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Communications of the ACM

121 - 130 of 2,912 for bentley

An analysis of algorithms laboratory utilizing the maximum segment sum problem

This paper describes a laboratory/homework exercise, appropriate for the traditional CS 2 or Data Structures & Algorithms course (CS 7) [1], that gives students practice in analyzing algorithms to determine their asymptotic running times as well as in recognizing the relationship between an algorithm's asymptotic running time and the execution time of a program implementing it. The exercise utilizes the maximum segment sum problem, which, we argue, is a good alternative to sorting, the problem that is probably most often used in exercises of this kind.

Partitioned model checking from software specifications

With the trends toward higher-level design, verification models written in software, and hardware/software codesign, it is increasingly important to verify that RTL hardware behaves correctly according to an executable software specification. In this paper, we propose a natural way to formalize a cycle-accurate software specification as an annotated control flow graph, and then we introduce a novel partitioned model-checking algorithm that exploits the annotated control flow graph. Preliminary experimental results show that our new method runs faster than standard model checking.

Concept-based multi-objective problems and their solution by EC

Recent studies on the support of engineers during conceptual design resulted in a non-traditional type of Multi-Objective Problems (MOPs), namely concept-based ones. In concept-based MOPs the focus is on conceptual solutions that are represented by sets of particular solutions. This means that a concept has a one-to-many relation with the objective space. Such a set-based concept representation is most suitable for human-computer interaction. In concept-based MOPs concept-related preferences could be easily incorporated with or without range-related preferences. This paper provides an overview of studies on concept-based problems, which have been conducted at Tel-Aviv University, and suggests some future research directions.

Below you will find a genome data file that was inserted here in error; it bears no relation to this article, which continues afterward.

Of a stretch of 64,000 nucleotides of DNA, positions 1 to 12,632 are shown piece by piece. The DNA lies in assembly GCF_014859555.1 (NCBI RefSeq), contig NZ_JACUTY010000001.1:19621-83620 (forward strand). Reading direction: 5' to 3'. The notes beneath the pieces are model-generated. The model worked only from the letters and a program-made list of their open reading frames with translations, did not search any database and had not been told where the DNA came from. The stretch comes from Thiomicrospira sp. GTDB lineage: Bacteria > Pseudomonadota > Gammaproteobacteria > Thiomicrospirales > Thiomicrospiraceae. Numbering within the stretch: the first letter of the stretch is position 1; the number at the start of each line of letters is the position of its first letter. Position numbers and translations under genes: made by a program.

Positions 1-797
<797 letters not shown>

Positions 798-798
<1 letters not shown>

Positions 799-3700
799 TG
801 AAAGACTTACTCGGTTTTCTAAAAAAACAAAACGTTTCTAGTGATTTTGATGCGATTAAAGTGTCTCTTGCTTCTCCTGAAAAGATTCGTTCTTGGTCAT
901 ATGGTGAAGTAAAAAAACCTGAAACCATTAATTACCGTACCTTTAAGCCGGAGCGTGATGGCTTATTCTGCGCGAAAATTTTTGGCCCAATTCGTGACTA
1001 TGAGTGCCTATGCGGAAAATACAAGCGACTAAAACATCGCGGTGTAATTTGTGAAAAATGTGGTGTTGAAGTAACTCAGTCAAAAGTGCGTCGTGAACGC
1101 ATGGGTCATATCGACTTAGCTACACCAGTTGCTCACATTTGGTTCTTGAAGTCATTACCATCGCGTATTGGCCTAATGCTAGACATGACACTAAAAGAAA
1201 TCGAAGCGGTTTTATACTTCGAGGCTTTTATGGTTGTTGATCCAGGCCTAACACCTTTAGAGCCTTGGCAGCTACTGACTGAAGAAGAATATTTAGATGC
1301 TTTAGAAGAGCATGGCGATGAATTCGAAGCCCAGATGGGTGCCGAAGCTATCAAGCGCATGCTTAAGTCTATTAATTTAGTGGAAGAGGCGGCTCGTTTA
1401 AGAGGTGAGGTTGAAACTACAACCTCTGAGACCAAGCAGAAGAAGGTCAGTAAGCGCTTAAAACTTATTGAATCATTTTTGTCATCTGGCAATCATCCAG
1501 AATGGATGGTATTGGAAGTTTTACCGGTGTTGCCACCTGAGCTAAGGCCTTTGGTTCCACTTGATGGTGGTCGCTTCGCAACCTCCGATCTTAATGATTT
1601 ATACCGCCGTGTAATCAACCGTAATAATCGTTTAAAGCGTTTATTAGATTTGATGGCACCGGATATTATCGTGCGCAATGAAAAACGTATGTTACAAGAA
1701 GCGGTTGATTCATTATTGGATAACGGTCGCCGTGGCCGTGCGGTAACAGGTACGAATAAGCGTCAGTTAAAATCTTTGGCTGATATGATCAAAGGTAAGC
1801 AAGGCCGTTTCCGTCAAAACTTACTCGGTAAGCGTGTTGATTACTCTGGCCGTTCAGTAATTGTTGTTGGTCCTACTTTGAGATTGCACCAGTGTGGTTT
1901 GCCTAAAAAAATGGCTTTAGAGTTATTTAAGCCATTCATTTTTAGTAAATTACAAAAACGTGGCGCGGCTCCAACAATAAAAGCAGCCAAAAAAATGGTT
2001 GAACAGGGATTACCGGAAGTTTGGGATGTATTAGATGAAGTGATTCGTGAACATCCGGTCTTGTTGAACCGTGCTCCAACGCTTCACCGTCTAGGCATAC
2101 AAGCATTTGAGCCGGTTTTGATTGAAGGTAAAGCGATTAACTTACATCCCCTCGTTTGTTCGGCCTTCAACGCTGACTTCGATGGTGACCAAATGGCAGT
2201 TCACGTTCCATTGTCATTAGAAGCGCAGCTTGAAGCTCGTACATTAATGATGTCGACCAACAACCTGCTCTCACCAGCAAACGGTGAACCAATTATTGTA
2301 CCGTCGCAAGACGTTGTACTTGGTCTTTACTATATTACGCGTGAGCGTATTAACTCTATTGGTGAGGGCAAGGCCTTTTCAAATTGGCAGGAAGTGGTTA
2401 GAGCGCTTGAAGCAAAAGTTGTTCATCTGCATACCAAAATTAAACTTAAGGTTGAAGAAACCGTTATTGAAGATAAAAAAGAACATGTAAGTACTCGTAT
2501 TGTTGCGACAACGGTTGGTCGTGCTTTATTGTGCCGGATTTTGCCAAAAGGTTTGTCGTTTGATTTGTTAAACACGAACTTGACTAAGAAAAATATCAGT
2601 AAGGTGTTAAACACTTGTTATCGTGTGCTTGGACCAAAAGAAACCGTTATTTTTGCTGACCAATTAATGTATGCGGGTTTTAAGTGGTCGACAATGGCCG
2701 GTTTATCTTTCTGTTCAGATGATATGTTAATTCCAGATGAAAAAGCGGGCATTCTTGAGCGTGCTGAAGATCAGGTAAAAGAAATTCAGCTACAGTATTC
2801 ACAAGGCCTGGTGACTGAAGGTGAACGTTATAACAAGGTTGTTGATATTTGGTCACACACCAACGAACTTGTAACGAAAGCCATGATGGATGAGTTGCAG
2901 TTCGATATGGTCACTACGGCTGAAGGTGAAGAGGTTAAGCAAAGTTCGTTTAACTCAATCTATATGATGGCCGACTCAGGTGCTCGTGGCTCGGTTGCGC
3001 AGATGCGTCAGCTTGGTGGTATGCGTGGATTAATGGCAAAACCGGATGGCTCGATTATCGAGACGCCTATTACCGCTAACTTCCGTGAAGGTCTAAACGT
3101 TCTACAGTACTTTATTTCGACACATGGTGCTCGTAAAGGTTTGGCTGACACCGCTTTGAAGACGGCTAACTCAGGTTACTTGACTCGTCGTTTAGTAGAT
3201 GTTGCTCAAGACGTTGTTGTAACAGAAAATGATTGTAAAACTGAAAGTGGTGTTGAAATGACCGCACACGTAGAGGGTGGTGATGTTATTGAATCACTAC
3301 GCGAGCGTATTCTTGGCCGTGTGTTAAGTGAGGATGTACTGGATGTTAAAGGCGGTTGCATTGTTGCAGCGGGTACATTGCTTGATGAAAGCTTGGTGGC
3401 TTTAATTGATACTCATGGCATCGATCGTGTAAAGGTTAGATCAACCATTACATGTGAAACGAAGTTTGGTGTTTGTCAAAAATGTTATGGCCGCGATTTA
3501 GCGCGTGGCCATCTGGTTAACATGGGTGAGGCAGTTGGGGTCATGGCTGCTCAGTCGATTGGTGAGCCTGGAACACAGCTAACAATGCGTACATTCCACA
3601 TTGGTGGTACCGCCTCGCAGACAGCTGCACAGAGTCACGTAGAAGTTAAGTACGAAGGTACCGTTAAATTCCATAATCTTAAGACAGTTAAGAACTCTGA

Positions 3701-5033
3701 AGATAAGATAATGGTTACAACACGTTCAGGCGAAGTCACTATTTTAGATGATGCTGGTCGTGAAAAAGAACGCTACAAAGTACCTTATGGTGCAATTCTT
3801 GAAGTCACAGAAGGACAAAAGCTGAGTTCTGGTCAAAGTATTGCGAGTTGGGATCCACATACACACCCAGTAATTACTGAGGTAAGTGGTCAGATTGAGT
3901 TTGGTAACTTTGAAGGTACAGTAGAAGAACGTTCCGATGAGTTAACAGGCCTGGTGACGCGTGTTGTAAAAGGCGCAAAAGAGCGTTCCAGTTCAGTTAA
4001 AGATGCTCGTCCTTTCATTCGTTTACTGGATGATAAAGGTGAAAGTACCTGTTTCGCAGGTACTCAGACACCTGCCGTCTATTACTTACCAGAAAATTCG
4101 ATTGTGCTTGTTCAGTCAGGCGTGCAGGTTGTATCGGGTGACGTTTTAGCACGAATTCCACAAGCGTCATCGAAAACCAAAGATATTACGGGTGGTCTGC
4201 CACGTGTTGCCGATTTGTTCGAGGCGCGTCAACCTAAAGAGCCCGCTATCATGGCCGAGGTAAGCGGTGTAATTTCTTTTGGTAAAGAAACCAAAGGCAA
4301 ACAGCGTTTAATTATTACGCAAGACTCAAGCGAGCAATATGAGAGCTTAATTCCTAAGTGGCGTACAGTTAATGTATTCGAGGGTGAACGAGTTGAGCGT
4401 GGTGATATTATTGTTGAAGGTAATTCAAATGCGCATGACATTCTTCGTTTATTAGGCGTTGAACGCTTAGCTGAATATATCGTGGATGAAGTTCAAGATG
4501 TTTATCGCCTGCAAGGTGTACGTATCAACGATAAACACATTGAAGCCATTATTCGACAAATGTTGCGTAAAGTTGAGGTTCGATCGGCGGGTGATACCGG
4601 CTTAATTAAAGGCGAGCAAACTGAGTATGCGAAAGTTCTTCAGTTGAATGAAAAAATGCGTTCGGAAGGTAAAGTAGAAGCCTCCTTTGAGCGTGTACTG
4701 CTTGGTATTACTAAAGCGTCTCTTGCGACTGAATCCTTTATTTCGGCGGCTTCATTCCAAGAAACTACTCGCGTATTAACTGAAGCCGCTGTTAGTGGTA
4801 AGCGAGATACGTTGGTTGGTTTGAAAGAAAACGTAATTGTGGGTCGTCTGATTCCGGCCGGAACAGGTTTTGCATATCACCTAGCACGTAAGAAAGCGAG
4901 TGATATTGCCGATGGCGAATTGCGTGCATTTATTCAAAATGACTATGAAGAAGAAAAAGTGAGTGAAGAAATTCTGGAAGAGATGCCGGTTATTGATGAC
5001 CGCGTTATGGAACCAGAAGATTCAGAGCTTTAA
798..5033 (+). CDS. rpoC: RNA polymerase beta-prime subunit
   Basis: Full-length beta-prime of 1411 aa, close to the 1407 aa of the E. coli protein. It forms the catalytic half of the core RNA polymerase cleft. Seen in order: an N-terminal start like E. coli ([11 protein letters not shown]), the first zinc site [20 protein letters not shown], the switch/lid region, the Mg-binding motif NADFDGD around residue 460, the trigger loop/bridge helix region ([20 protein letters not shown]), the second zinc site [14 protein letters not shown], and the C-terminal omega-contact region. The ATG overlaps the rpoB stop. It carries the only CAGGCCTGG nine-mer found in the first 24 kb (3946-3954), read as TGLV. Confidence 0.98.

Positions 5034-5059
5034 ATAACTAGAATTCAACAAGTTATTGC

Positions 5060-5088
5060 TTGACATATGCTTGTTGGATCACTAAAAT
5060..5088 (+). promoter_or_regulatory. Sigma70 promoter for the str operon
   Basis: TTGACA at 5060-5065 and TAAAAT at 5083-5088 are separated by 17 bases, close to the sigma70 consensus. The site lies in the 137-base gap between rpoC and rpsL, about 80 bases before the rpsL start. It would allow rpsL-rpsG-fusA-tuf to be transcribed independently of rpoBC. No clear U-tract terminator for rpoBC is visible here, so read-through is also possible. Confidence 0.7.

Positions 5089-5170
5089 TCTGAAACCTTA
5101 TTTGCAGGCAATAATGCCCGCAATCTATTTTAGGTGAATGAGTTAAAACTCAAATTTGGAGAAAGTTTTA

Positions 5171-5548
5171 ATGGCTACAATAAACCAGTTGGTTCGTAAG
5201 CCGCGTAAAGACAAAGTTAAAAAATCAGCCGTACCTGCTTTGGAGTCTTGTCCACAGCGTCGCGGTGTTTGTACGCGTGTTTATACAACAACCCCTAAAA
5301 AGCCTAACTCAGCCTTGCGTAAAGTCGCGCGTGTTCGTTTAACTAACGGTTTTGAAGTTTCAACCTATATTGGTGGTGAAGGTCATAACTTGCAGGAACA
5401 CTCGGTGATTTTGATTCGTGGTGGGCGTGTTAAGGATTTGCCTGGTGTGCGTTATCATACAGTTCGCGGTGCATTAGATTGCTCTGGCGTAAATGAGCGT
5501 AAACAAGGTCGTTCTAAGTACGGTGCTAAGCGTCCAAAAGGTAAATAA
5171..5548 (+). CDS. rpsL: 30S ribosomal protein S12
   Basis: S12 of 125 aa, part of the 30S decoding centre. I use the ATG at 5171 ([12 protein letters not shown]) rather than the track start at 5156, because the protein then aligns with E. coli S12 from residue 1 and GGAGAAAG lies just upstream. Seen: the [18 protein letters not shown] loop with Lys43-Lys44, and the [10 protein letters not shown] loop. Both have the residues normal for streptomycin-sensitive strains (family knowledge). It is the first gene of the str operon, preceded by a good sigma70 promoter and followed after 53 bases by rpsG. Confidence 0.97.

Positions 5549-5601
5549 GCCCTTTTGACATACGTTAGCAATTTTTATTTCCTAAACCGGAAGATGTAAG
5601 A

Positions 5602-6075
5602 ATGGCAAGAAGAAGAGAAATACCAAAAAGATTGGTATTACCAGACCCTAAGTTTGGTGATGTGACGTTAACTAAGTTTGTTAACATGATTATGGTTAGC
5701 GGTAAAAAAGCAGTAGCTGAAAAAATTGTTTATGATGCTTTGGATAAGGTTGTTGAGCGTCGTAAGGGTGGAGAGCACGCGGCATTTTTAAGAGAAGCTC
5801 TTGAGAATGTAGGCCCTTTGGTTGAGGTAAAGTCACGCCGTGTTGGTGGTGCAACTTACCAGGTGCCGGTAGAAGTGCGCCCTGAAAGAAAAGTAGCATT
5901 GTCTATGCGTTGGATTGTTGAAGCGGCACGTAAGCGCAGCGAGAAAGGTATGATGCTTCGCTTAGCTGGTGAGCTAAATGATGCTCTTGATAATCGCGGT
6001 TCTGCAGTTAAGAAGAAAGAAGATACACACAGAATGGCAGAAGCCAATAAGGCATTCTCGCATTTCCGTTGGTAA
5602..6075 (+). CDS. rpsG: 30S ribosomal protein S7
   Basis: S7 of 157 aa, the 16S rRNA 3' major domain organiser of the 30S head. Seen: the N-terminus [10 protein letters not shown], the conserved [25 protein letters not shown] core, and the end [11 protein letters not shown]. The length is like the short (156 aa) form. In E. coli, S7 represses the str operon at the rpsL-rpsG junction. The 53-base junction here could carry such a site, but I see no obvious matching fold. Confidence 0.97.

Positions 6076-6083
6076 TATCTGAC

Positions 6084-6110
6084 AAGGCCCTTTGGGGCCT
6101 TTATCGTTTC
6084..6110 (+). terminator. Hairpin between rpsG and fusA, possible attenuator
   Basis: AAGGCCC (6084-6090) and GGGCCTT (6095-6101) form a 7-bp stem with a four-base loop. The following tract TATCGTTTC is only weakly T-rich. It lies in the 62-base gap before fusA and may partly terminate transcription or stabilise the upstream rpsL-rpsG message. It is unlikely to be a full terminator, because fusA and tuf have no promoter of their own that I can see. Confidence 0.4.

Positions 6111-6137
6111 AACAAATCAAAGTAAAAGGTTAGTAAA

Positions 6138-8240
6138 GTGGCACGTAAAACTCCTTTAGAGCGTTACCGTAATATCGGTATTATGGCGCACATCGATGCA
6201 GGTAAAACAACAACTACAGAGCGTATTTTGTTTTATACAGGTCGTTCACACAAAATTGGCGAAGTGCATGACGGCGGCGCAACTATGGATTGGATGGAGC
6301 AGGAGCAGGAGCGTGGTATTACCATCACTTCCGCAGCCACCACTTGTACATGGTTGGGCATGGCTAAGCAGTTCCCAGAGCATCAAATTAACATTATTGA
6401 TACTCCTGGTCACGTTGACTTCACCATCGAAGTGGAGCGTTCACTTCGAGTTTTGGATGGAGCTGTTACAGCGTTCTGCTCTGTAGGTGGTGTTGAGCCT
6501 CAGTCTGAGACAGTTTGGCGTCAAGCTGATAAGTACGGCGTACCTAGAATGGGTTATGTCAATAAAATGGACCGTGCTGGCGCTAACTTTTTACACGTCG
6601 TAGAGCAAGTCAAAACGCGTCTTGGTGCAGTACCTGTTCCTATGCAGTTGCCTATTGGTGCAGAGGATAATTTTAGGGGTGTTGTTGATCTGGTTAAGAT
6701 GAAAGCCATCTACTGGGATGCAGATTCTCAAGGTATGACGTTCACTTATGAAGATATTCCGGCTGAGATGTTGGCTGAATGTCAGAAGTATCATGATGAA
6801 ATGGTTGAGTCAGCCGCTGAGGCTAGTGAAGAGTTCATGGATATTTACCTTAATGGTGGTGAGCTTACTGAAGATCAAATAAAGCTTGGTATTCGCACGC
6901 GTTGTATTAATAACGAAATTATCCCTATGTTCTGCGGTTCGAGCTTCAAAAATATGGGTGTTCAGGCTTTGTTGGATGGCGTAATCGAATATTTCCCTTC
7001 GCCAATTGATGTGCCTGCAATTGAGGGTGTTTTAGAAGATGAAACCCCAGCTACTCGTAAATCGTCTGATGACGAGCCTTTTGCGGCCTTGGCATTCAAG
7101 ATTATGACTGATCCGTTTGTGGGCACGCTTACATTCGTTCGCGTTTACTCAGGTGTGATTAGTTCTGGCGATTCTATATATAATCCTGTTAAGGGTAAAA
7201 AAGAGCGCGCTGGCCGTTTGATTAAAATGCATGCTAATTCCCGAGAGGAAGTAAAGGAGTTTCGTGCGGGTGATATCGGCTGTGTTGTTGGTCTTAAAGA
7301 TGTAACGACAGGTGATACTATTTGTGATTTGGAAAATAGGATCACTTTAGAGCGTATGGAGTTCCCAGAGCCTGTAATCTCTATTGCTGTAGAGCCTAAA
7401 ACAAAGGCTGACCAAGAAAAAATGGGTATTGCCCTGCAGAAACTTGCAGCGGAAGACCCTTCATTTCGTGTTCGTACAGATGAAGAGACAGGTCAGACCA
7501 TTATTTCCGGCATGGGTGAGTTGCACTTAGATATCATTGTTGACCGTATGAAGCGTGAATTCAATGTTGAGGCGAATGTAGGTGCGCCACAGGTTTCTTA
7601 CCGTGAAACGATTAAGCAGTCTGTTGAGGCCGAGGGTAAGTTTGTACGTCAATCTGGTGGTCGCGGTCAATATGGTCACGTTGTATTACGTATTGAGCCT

MACCS: enabling communications for mobile workers within healthcare environments

As wireless communications systems become more ubiquitous, enterprise workers are becoming more and more mobile. Addressing mobility in the enterprise has recently become a pressing concern for many corporations. In particular, there is a growing component of mobile workers whose job tasks require them to be mobile within their local workspace. These workers sometimes do not have a desk or phone and frequently use their hands in performing required tasks; they typically referred to as "corridor cruisers" or "campus roamers". One class of workers that fall under this category is healthcare professionals (e.g. nurses). Communication enabling these workers usually involves an expensive proposition: equipping them with a mobile/wireless phone, PDA or a paging device. Our goal was to see if we could address the communications needs of healthcare workers by using a small, inexpensive, wearable, hands-free audio device (a wireless headset) along with a speech interface to an intelligent agent. In this paper we present the results of an industrial user study in a real world healthcare environment of our Mobile Access to Converged Communications System (MACCS) which empowers mobile workers with a hands-free voice interface to manage their communications. In addition we also discuss the design, implementation and deployment of MACCS.